Part 2

Could you take me through the process of improvisation on the basis of one of your performances that's particularly dear to you, please? Where did the ideas come from, how were they transformed in your mind, what did you start with and how do you refine these beginnings into the finished work of art?

This really depends on what style of music I am performing and how I’m feeling that day. When playing jazz, I sometimes stay well within the structure of the original song. Other times, I try to break out of it as much as I can until the improvisation sounds almost nothing like the original. For me, improvisation is like exploring an unexplored jungle – you never know what you will find next. I enjoy playing with open minded musicians who are not afraid to experiment with the harmonies they play.

There are many descriptions of the ideal state of mind for being creative. What is it like for you? What supports this ideal state of mind and what are distractions? Are there strategies to enter into this state more easily?

We live in a world full of distractions -- the Internet, Iphones, TV, Twitter, Instagram, the whole nine yards. I try my best to avoid these distractions when working on my music. For me, true creativity comes in isolation. When I sit in front of the piano, I make sure to turn off my phone until I am done with my work.

But I must point out that these new technologies are not inherently bad things; as someone who has friends all around the world, I enjoy using social media to see how they are doing. I read on what's going on around the world and how my family is doing in Georgia. But when it comes to my creative world, I can’t have any distractions near me.

How do you make use of technology? In terms of the feedback mechanism between technology and creativity, what do humans excel at, what do machines excel at?

I think technology is overtaking human beings in a lot of disciplines and it's sometimes hard to compete with the machines. But they also make our work easier and allow us to focus on subtler points in our craft we would normally not be able to work on. Though the music we compose is made with the help of a computer, the music is still inherently human because it is our creation.

Production tools, from instruments to complex software environments, contribute to the compositional process. How does this manifest itself in your work? Can you describe the co-authorship between yourself and your tools?

As I stated in my previous answer, technological innovations open up new frontiers for artists. Composers are now capable of manipulating notes to the exact hertz, something we couldn’t do, say, 100 years ago. The variety of sounds we can now produce are now limitless!

How do you see the relationship between sound, space and performance and what are some of your strategies and approaches of working with them?

Sound is a form of energy. It can be generated, moved, can do work, can dissipate over time and distance, and can carry tremendous amounts of energy. Bringing that energy and vibe to the human ear that is what motivates me and inspires me.

Sound cannot be heard in a vacuum, like outer space. Propagation of it affects how the sound perceived by a listener. When I compose, I always take into consideration how it will sound for an audience in a concert hall or anywhere else I perform, not just for me in a studio.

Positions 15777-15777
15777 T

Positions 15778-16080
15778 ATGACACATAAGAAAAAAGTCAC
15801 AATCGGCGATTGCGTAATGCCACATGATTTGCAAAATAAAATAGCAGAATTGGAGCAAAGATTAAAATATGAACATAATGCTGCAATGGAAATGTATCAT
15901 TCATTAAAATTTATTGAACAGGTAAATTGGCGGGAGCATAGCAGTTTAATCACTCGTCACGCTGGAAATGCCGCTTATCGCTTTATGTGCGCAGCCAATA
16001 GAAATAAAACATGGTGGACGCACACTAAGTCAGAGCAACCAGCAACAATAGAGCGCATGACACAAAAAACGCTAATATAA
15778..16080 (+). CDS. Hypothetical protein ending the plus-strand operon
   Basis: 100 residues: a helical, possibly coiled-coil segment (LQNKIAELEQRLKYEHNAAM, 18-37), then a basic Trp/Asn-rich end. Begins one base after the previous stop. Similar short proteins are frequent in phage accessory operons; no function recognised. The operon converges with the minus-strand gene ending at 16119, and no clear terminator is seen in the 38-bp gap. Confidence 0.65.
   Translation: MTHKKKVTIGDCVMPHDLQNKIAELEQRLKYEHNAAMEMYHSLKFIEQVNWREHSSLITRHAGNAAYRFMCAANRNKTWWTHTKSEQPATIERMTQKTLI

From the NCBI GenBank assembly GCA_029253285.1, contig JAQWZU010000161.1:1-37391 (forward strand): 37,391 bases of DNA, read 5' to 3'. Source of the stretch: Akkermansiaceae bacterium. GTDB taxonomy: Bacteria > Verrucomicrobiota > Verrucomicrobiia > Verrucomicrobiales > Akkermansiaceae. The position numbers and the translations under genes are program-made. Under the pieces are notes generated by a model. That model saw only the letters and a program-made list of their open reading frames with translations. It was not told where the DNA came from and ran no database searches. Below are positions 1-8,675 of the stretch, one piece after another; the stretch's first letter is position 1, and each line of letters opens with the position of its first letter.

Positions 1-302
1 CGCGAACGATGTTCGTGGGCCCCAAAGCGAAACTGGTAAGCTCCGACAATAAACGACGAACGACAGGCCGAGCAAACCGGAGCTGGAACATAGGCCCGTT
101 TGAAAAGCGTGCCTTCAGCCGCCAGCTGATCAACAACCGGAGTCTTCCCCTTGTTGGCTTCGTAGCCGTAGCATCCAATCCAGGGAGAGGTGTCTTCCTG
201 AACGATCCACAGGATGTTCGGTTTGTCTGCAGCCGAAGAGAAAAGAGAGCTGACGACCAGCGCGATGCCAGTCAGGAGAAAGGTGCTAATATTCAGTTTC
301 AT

Our sense of hearing shares intriguing connections to other senses. From your experience, what are some of the most inspiring overlaps between different senses - and what do they tell us about the way our senses work? What happens to sound at its outermost borders?

I prefer to digest my music solely through my ears. I find that anything else interferes with the reception of the music. If I really want to delve into a piece I am listening to, I close my eyes and focus all my attention to the sound of the music. I think sometimes the visual aspect of concerts can distract us from the deeper side of music.

Art can be a purpose in its own right, but it can also directly feed back into everyday life, take on a social and political role and lead to more engagement. Can you describe your approach to art and being an artist?

Nine years ago, I remember how terribly I wanted to get worldwide recognition, so famous that everyone would know my name and my music. Now, I think such aspirations are childish. Art is not about fame or personal recognition; art is a tool to connect people.

The main focus of my musical career is to honour my country, Georgia, and to connect my listeners to the culture that raised me and made me who I am today. Everything I do, from composing to performing, is shaped by my roots and my heritage. I feel it is my artistic duty to promote my country’s culture and traditions in my music. For me, it is all about bringing Georgia’s hidden treasures to the rest of the world.

It is remarkable, in a way, that we have arrived in the 21st century with the basic concept of music still intact. Do you have a vision of music, an idea of what music could be beyond its current form?

Every century has its musical champions. But that’s exactly what they are – they are champions of their era, not ours. We must learn from them without slavishly aping them. We can’t be afraid of breaking new barriers. That is, after all, what those champions of former musical periods did.

Lately, I think most musical innovation of our day comes from the electronic music scene. A lot of what I’ve heard there has not made it to other genres. It’s absolutely novel. These musicians of the electronic genre, however, are little known outside of their genre. But I think, with time, they will get the recognition they deserve.

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